For those who are watching, I might add with relief, this year’s Farnborough Air Show from afar, Boeing has been providing an excellent if partisan daily wrap on YouTube.

However today’s video, which dwells within the spiritually upliftingly named Pavilion of Enduring Awareness,  is mostly about other things than airliners, so if you are into infra-red or heat imaging, and multi-spectral surveillance which can be used to totally invade whatever privacy hasn’t been compromised by your browser, operating system, or choice in social media, it’s an exciting 2 minutes and 24 seconds that almost perfectly fills the attention span of our oldest and youngest citizens.


With little announced when it comes to major orders or aircraft design initiatives so far, it is sad to note a tendency in all quarters to over announce everything that happens in aviation, and count the dollars involved multiple times to win some sort of huffing and puffing contest.

An example from Boeing, but one that is illustrative of all the airliner makers and their major suppliers, and customers, is the overnight ‘commitment’ by Dublin based Avolon Leasing, for 25 current and MAX versions of the 737.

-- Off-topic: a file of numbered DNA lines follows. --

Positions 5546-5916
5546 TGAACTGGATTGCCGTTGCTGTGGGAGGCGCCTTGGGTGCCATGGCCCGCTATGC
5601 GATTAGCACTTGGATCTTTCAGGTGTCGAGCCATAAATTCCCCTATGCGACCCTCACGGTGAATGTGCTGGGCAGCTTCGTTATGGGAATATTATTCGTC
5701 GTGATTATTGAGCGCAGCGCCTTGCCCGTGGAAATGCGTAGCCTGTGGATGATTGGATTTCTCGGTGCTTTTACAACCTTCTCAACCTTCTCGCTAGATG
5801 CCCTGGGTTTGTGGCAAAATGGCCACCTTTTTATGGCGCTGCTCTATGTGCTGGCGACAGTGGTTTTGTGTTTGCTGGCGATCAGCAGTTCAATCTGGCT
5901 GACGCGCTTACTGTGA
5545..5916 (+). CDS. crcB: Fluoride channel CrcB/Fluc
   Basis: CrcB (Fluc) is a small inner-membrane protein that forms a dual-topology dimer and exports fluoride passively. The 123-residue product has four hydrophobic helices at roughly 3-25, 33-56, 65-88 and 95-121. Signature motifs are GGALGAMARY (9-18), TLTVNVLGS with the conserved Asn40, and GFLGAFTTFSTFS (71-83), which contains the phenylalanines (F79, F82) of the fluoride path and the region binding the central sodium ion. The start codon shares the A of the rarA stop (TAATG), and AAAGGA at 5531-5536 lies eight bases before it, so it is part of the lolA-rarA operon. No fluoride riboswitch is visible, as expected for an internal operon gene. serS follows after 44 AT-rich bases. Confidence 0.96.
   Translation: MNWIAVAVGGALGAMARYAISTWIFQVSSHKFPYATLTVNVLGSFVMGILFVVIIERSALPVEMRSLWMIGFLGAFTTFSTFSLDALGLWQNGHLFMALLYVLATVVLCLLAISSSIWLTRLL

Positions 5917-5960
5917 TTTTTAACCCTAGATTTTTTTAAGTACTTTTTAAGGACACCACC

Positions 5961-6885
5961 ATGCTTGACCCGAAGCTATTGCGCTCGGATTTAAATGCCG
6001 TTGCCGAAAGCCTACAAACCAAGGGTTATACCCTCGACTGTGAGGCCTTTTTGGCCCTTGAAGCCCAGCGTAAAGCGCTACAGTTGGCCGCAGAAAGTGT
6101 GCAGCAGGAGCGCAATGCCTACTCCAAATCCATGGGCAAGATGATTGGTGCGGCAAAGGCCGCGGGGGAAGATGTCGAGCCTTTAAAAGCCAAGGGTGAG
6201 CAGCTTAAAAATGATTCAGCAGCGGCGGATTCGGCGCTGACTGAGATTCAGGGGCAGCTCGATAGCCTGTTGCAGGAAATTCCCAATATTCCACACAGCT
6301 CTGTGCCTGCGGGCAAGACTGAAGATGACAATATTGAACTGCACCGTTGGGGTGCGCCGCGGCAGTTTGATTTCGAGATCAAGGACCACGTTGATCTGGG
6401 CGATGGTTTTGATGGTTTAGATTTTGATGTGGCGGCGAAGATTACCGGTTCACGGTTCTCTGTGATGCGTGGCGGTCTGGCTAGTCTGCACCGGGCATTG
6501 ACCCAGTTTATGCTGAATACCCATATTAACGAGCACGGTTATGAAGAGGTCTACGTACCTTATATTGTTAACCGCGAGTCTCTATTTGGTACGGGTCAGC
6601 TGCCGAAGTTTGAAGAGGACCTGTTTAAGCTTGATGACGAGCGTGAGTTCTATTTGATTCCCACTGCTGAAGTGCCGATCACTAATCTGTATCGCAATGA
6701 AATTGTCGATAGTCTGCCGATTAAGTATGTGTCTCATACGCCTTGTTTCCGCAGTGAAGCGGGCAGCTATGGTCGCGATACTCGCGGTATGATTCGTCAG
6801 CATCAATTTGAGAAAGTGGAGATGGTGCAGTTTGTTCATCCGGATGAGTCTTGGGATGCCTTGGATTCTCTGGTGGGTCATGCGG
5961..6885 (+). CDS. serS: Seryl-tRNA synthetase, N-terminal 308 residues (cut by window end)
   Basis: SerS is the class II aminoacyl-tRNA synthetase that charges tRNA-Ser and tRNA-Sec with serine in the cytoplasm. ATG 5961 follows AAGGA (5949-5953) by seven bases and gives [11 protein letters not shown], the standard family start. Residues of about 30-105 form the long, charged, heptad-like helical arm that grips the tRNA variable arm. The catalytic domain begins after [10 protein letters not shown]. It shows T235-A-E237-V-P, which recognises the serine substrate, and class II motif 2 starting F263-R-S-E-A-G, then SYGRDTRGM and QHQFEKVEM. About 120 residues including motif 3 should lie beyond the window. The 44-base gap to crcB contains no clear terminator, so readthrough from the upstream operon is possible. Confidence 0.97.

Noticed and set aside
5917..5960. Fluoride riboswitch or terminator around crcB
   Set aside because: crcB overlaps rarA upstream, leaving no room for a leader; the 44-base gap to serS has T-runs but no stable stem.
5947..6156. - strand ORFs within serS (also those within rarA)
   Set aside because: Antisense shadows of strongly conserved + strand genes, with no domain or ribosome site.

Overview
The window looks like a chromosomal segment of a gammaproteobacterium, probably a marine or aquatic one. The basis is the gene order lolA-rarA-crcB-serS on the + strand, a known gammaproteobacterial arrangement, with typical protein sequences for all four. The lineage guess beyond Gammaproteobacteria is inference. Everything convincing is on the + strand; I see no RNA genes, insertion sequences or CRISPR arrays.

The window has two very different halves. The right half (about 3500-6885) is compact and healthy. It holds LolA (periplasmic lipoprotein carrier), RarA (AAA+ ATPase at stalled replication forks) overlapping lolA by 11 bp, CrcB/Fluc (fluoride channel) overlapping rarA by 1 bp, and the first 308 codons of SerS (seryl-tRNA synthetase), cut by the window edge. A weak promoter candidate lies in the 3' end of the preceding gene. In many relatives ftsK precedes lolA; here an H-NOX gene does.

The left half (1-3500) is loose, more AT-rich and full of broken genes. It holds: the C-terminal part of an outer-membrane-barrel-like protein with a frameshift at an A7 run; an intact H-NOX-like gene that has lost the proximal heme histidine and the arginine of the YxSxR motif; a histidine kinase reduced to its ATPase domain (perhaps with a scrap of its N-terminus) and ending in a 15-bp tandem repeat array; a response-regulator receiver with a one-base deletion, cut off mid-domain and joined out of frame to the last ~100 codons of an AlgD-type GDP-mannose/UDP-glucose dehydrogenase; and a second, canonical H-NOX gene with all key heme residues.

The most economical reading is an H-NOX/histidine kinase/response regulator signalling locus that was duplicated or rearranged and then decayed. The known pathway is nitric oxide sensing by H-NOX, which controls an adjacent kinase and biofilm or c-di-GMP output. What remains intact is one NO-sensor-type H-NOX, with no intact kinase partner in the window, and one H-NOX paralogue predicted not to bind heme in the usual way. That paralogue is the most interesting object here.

Boeing said that ‘the commitment includes reconfirmation rights for five more 737 MAX aircraft’. However when pressed in an ATW report, Boeing says ‘a reconfirmation refers to a firm commitment that has some flexibility around it’.

Which means it is really an un-firm commitment. No? And if it is a reconfirmation ‘right’ then presumably the airlines pays for this? Or is it just another turn of phrase invented to create an illusion of action?

What aviation reporters and analysts now have to navigate with the aircraft makers are the quicksands of maker-customer relations and the need for publicity machines to churn the brand name as many times as possible in relation to what used to be reported as singular deals. We have equally triumphant announcements of intentions, commitments, understandings, ordering rights, and, the latest excitement, the reconfirmation.

All of which, from a distance, makes a ‘reconfirmation‘ in the ‘Pavilion of Enduring Awareness‘ seem like an oddly semi-religious activity totally out of step with what used to be expected in air shows.

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